Conman who swindled West Ham stars out of £61,000 is jailed for four years
A fraudster who conned Premier League football stars including former England manager Sam Allardyce out of thousands of pounds has been jailed for four years.
Stephen Ackerman targeted West Ham staff - including then-boss Allardyce and England striker Andy Carroll - when he visited the east London club's training ground to sell them luxury hampers.
The 48-year-old, of Hillcroft, Loughton, Essex, was found guilty at Snaresbrook Crown Court in October of 18 counts of fraud, totalling more than £61,000.
Ackerman used the pseudonym Mark Kingston while selling the goods during a visit to the training ground in December 2014. He took payment from a number of players and staff using a hand-held chip-and-pin device.
The luxury items were never delivered and in the following weeks, some of the victims noticed unauthorised payments running into the thousands charged to their bank accounts.
They reported the matter to police and Ackerman was arrested. He was caught after search warrants were carried out at addresses linked to him in Essex and Hertfordshire.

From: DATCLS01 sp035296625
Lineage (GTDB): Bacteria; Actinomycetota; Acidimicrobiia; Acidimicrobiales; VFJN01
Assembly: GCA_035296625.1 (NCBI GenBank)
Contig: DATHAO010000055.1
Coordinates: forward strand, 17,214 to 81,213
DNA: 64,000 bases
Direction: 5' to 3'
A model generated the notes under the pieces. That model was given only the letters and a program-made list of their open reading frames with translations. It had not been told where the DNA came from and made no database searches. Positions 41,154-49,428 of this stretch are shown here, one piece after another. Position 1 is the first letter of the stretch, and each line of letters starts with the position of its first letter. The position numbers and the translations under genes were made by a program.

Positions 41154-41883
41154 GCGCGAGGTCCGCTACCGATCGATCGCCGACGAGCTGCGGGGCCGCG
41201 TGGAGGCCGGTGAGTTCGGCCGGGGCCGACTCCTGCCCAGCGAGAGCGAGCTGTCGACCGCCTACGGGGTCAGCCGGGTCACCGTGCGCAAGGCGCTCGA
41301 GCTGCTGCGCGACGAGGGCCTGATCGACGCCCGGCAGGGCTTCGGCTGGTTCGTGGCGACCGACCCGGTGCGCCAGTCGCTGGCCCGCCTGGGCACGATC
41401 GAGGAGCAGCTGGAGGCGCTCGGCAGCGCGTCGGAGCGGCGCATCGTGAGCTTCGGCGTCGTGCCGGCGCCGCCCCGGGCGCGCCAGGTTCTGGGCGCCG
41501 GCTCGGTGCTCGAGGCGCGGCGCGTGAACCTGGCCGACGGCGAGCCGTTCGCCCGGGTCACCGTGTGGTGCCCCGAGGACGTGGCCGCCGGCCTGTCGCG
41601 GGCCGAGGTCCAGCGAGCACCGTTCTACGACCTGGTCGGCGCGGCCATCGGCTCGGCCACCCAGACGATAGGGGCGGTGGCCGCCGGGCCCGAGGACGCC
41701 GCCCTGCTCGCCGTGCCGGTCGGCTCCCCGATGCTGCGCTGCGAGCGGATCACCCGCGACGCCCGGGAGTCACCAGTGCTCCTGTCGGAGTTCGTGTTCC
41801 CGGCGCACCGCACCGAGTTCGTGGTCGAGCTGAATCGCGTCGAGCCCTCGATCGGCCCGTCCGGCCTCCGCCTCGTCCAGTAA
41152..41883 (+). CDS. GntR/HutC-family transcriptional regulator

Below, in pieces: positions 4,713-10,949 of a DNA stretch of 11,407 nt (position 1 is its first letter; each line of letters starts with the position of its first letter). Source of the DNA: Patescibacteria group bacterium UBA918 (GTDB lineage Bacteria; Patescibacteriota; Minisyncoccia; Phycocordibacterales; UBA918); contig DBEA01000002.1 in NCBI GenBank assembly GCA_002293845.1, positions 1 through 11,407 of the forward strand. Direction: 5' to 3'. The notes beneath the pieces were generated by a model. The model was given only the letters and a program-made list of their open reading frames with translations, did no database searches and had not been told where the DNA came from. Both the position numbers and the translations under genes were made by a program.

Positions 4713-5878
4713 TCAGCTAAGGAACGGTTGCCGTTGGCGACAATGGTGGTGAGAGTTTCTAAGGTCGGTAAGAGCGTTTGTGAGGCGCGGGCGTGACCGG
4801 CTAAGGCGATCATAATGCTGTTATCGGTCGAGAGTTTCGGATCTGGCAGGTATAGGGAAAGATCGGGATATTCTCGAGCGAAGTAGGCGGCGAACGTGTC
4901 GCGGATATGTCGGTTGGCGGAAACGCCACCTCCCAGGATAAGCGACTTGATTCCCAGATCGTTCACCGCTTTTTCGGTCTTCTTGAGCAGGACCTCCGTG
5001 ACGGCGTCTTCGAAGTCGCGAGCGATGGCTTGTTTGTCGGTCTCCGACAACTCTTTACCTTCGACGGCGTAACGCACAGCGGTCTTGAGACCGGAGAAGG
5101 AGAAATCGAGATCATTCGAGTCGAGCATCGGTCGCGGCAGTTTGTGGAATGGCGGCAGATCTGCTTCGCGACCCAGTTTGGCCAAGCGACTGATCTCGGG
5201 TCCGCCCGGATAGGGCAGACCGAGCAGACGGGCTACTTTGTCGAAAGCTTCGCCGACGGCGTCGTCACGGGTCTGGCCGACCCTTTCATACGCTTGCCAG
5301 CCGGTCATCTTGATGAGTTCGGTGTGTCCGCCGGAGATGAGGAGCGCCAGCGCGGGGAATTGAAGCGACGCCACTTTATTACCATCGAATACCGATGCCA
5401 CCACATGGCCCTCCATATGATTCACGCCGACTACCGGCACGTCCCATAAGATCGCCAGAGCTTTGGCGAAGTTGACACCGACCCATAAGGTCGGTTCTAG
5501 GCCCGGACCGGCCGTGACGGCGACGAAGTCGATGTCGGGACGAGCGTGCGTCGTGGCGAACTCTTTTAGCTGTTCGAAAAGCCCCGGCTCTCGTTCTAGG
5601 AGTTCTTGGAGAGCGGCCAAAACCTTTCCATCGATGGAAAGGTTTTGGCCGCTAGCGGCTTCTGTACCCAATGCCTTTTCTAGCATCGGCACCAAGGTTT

Judge David Radford described Ackerman as an "utterly deceitful and dishonest man who has consistently, premeditatedly and shamelessly defrauded others".
He said he was a man with "no scruples whatsoever … telling lie after lie to try to deceive others".
"Your endemic dishonesty is plainly unremitting," he said. "You earn no credit for your remorse, nor any credit for any pleas of guilt."
The judge said "many" of his victims were Premier League footballers, adding: "This was not simply a fraud involving undelivered Christmas hampers and wine or even simply the fraudulent use of a card chip-and-pin device.
"You used the bank account details perhaps in conjunction with others that you had obtained when you visited the West Ham training ground and ... obtained sizeable amounts of money from bank accounts."
He said Ackerman was introduced to them as a "trustworthy salesman".
The judge said "significant planning" had gone into the fraud and described Ackerman as "someone who has got to learn".
Ackerman had "numerous previous convictions for fraud", with the most recent in 2013, prosecutor Samuel Trefgarne told the court.
Defence counsel Charles Royle said Ackerman "regrets" having the trial and would have pleaded guilty if he had been instructed differently, but the judge said this was "not the most compelling mitigation".
Ackerman, wearing a blue cardigan and checked shirt, remained composed as he was sentenced and blew a kiss to a woman in the public gallery as he left the dock.